The 1943 Remake
The Chaney Phantom set a standard for retelling the story, partly because of its ongoing popularity after the mid-twenties. Yet it also helped establish some studio modes of filmmaking that could then be split apart and recombined in later productions. Oddly enough, it was Universal’s attempts to extend the popularity of its 1925 version that helped instigate the splitting of The Phantom’s different elements. In 1930, with Chaney now irretrievably under contract to Metro-Goldwyn-Mayer (and near the death from throat cancer that took him in August of that year), Universal re-released its “masterpiece” with a soundtrack of its own, including extensive synchronized music, dialogue sequences reshot and recorded by Mary Philbin and Norman Kerry (albeit quite feebly), and a publicity note almost happily admitting that “Lon Chaney’s portrayal of the Phantom [remains] a silent one” (Blake, 73). The coming of sound, of course, had rapidly moved the film musical to the forefront—the 1929 Academy Award for Best Picture went to M-G-M’s The Broadway Melody (Osborne, 17) —so, given the close connection of the musical to opera, the reuniting of The Phantom of the Opera with sound must have seemed an inevitable method for extending the film’s vaunted “production values” and its audience by filling the one great lack in a silent film about opera, all at relatively little cost to a studio now facing great losses in the Depression along with nearly everyone else.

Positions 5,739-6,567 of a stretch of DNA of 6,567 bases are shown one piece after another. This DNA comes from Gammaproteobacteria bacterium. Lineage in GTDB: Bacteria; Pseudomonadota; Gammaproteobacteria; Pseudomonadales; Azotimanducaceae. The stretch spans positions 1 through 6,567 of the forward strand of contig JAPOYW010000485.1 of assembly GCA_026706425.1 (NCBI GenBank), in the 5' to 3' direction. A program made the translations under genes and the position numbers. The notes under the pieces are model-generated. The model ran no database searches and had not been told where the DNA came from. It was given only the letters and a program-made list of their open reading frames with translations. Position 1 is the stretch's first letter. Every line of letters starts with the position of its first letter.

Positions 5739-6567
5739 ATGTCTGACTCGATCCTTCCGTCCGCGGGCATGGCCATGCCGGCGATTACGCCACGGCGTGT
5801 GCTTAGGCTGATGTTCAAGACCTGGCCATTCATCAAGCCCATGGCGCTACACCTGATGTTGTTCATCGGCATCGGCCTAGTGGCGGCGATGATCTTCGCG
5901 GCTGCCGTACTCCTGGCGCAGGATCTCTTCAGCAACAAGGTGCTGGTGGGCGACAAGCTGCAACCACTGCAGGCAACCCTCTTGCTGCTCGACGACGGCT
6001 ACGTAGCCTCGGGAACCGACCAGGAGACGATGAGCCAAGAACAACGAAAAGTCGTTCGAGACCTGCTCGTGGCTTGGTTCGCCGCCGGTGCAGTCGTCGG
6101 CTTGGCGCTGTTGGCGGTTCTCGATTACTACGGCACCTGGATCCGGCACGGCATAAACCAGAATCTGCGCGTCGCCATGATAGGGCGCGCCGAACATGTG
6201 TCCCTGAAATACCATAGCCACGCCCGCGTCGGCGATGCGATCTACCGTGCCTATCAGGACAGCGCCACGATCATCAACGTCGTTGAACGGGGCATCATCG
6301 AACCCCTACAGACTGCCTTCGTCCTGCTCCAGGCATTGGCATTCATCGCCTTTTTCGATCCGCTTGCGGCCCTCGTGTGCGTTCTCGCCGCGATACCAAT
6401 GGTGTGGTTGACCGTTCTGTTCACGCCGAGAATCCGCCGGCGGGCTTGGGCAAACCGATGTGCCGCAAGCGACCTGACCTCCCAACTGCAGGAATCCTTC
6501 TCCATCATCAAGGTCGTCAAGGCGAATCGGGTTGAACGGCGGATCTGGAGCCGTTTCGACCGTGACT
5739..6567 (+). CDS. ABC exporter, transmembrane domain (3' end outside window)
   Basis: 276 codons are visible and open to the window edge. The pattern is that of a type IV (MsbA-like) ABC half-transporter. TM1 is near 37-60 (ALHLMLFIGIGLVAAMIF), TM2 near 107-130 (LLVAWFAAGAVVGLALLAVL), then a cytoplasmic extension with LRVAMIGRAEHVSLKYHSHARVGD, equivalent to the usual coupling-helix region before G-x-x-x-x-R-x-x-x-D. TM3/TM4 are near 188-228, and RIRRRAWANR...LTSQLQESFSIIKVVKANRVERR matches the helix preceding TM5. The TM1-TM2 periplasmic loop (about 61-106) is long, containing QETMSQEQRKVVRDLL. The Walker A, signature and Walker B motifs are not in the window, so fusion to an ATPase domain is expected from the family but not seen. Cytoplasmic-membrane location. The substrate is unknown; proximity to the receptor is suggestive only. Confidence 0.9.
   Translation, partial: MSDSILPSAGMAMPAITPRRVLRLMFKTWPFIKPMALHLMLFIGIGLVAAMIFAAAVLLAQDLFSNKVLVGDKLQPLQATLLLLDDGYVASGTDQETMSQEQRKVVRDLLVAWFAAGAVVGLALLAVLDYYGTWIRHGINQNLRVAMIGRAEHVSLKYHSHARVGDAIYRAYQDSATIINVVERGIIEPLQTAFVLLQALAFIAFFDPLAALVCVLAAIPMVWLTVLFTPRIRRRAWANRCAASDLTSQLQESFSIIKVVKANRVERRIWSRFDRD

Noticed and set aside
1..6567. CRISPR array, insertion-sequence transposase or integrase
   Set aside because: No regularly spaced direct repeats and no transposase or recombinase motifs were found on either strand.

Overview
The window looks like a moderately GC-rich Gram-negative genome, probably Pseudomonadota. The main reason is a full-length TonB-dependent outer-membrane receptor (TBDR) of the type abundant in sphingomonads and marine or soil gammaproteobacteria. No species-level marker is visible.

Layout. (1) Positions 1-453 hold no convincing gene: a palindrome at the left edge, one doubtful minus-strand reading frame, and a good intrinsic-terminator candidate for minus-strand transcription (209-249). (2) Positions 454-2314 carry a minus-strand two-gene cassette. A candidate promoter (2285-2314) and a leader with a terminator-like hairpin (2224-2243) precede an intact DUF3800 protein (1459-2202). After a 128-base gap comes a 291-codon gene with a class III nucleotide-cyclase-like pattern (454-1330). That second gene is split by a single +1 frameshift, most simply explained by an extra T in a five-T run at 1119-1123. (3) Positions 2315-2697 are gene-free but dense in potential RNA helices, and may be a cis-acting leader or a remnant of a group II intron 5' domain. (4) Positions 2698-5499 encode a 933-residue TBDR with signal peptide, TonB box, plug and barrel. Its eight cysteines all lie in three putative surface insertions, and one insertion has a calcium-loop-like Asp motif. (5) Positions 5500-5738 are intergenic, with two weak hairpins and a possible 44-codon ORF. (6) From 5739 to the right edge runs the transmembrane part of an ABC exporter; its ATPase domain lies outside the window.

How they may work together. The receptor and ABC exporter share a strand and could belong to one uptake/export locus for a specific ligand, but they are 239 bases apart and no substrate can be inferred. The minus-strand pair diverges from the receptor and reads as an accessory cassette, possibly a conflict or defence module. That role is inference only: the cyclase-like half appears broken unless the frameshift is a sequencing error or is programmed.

KeywordsBurning Depression Silent Picture Europe Amid
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